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Native support for drawing & labeling Euclid-Elements-style figures?

Posted 2 months ago
2 Replies
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Here are examples of the kinds of figures I want to generate in Mathematica:

from Joyce's online Elements

from Mathworld

In particular, I want to label various points, line segments, and angles. I also want to show X and Y axes, so I'm assuming I should be using Graphics[] rather than Graph[] (but I am a novice at this).

I know how to draw the circles and triangles; but I find no native way to add the labels. Have I missed it? Or do I need to calculate the x and y coordinates for each label myself, and then place some text at those coordinates? Have I overlooked native Mathematica functionality designed for this task?

2 Replies

Use Graphics. If you're just drawing lines and circles you will never have to use Show or Plot, Graph is almost an entirely different subject. Use the Text statement for labeling. You can just draw one thing after another.

Another useful set of Mathematica routines are the Geometry routines. I've designed a small palette that gives access to them and the documentation. They have routines such as InfiniteLine that will automatically extend the line to your current PlotRange. I'm attaching the palette if you wish to try it out.

I also have two applications that I can give you the links to if your are interested. One is Presentations. If you want to add curves to your diagrams it has Draw statements similar to the Mathematica Plot statements but treats them a graphical primitives. So again, you don't have to use Show or Plot. You again just draw one thing after another. It has many other features such as freestanding scales, a routine for marking angles between lines and CirclePoint, which draws points with boundarys of various sizes all in one statement. There is also a PlaneGeometry section that shows step-by-step how to draw dynamic geometrical diagrams using DynamicModules.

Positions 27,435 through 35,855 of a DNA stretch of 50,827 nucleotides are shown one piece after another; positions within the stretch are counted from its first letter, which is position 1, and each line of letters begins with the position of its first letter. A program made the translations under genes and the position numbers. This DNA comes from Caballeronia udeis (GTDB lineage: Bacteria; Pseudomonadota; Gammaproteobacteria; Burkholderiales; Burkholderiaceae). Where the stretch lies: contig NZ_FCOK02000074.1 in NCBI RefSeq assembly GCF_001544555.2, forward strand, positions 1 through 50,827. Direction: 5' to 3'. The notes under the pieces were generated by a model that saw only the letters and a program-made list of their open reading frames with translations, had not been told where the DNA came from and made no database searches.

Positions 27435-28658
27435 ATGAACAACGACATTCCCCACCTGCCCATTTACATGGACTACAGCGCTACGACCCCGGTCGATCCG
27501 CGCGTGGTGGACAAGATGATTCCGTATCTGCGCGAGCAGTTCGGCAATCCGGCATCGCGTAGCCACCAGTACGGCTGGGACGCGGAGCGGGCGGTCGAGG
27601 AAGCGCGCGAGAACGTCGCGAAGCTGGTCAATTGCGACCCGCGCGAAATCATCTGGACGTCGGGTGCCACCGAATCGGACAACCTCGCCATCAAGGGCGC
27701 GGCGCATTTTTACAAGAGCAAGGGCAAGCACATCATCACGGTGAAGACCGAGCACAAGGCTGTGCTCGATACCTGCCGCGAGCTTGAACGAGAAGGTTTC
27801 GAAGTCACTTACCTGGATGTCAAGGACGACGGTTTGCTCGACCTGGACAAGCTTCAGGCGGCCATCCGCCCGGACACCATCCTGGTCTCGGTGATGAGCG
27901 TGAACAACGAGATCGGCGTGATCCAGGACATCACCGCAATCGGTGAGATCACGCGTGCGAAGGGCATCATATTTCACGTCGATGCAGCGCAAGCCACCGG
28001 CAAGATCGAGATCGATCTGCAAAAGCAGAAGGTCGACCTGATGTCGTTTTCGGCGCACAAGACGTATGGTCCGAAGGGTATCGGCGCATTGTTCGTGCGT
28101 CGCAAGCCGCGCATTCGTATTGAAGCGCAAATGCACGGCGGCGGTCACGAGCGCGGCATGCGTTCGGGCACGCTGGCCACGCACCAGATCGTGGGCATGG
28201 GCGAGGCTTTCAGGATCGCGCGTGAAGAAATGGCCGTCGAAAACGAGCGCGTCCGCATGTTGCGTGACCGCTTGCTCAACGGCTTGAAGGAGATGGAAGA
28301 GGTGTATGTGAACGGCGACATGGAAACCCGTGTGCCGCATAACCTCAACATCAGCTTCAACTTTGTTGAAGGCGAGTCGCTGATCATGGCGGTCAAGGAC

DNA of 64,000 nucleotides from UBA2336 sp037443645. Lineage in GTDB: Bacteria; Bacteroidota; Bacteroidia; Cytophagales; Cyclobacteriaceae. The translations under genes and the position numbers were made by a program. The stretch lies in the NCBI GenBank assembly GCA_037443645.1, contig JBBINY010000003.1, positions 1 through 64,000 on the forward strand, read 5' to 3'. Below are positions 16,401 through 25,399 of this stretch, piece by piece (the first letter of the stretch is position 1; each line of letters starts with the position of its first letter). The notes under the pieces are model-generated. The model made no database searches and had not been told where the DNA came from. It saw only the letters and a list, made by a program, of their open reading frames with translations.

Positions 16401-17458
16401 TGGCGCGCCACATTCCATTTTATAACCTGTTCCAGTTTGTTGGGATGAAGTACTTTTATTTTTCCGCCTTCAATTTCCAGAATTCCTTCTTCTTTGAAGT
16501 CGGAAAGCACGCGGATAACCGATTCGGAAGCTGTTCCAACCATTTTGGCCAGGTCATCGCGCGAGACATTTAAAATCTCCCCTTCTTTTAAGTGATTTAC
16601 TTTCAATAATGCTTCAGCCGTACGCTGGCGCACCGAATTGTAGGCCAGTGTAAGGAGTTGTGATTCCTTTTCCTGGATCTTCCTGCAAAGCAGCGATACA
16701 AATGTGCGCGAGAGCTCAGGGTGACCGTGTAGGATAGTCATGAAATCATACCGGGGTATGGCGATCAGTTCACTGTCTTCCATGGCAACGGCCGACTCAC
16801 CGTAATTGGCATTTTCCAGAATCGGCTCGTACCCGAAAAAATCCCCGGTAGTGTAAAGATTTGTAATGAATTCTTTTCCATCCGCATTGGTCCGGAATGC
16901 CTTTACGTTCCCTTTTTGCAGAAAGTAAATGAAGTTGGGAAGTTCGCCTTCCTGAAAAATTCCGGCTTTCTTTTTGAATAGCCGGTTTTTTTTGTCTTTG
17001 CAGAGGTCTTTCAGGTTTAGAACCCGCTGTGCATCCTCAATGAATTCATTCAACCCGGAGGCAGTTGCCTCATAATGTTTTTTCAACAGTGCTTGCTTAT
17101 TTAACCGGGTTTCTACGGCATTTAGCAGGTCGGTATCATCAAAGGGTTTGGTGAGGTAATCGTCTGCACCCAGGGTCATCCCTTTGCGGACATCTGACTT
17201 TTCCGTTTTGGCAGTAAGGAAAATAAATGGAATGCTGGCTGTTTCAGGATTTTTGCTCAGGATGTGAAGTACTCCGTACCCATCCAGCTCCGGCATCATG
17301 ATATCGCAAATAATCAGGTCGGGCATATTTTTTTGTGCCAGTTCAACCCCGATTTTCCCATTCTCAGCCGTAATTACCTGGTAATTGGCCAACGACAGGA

The second application is on Grassmann algebra/calculus. Grassmann algebra was primarily designed to be the algebra of geometry. It is immensely powerful and extendable. The application comes with a number of introductory notebooks including one on PlaneGeometry. Also a notebook on ApolloniusCircles and one on Archimedes calculation of the limits of pi done the way he did it.

Posted 2 months ago

Thanks. I have been proceeding with Graphics, and it is not as laborious as I had feared. I appreciate the full control it gives me over the layout, as I try to tune the appearance. The resources you link to sound very interesting.

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